In all of this no one has a problem with Alenia and the C27J – an excellent aircraft – or with L-3, an extremely competent and reputable supplier. The concern expressed by a number of observers is that Defence has made the selection of the C27J ahead of the Airbus Military C295 without the benefit of a thorough tender evaluation process. There has been a lot of ducking and weaving on this point, with everyone from the Defence Minister down insisting there has been a competition. In Senate Estimates, DMO Deputy CEO and General Manager Commercial, Harry Dunstall confirmed that there had been no tender process.
What has taken place is an evaluation of sorts based on various sources of information. The Department maintains that the FMS price was so competitive that there was no prospect of anyone else being able to match it – but it seems to have made this rapid decision based on imprecise supplier information. This is in spite of international competitions showing that the C295 is less expensive to buy and 50% less costly than the C27J to support and operate. If a supplier is asked simply to provide a price of an object it always tends to be on the high side because of a lack of definition about what exactly is required. This is one of the points made in an excellent paper by the Australian Strategic Policy Institute’s Andrew Davies – namely that the only way of obtaining reliable data is through a competitive tendering process.
Additionally, in analysing last year’s last decision to purchase the MH-60R helicopter via the FMS system, DMO itself concluded that by running a competition against the NH90 the eventual price was reduced by 25%. In other words, it seems that the FMS price can be reduced through competitive pressure.
To summarise the various figures: fly away cost of 10 basic C27Js about $300 million; L-3 contract value (to them) estimate $600 million; FMS notified amount to Congress $950 million; Ministerial announcement May 10 $1.4 billion; Senate Estimates 29 May precise number $1.404 billion, total following June 3 announcement $1.466 billion. This, the Australian taxpayer is assured, is the best possible deal that could be done.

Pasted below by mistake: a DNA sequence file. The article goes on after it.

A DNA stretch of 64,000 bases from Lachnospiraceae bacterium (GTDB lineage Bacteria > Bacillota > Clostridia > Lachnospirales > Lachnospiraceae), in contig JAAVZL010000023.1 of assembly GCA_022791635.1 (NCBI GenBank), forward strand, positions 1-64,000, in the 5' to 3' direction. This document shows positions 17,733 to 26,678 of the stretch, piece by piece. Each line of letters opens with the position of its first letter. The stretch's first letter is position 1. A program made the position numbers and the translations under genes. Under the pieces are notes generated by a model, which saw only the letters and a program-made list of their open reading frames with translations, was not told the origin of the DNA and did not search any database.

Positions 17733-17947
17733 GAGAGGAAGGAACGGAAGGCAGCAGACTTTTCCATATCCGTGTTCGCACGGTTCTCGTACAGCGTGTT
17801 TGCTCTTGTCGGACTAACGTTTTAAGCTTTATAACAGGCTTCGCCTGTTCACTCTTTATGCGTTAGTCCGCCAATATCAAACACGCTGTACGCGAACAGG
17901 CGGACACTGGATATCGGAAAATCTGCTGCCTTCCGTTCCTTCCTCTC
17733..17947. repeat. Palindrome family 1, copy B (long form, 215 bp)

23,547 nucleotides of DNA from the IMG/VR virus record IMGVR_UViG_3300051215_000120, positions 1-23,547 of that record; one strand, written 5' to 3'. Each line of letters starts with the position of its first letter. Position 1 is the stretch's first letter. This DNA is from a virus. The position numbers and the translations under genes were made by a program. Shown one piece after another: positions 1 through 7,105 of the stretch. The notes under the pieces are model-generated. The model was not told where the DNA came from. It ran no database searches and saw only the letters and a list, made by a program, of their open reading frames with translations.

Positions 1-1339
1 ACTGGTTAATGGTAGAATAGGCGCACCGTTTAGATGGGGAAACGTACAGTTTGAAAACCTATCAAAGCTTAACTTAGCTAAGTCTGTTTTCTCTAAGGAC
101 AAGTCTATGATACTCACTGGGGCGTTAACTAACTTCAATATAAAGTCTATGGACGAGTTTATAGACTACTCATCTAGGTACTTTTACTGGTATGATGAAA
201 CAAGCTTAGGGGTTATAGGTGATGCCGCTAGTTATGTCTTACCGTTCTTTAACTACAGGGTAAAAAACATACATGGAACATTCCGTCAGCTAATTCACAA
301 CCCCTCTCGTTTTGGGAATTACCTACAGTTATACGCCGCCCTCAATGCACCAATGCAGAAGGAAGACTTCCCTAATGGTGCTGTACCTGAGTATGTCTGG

The RAAF have made no secret of the fact that they have a longstanding desire to acquire the C-27J on performance grounds and indeed it does have the edge over the rival C295 in a number of areas – though by no means all of them. This was reinforced in Senate Estimates, with RAAF producing a list of things that the C-27J could do but the C295 could not – such as transporting the Army’s G-Wagons. It might have been worth exploring the issue of whether G-Wagon transportability is essential, or whether other ground mobility assets such as quads or trail bikes could have served as an adequate alternative – after all, the Caribou aircraft being replaced were too small to carry vehicles.
The Senators left the matter at that, but with respect this takes a superficial view of the situation. While the C-27J can carry a G-Wagon in most of its variants so can other assets, such as C-130s, C-17s and as a sling load by a Chinook. So the real issue that needed to be explored – and was not – was what is the most appropriate mix of transport assets to meet the needs of the ADF. And just as importantly in times of heavy budget cutbacks – what represents best value for money in achieving a desired outcome.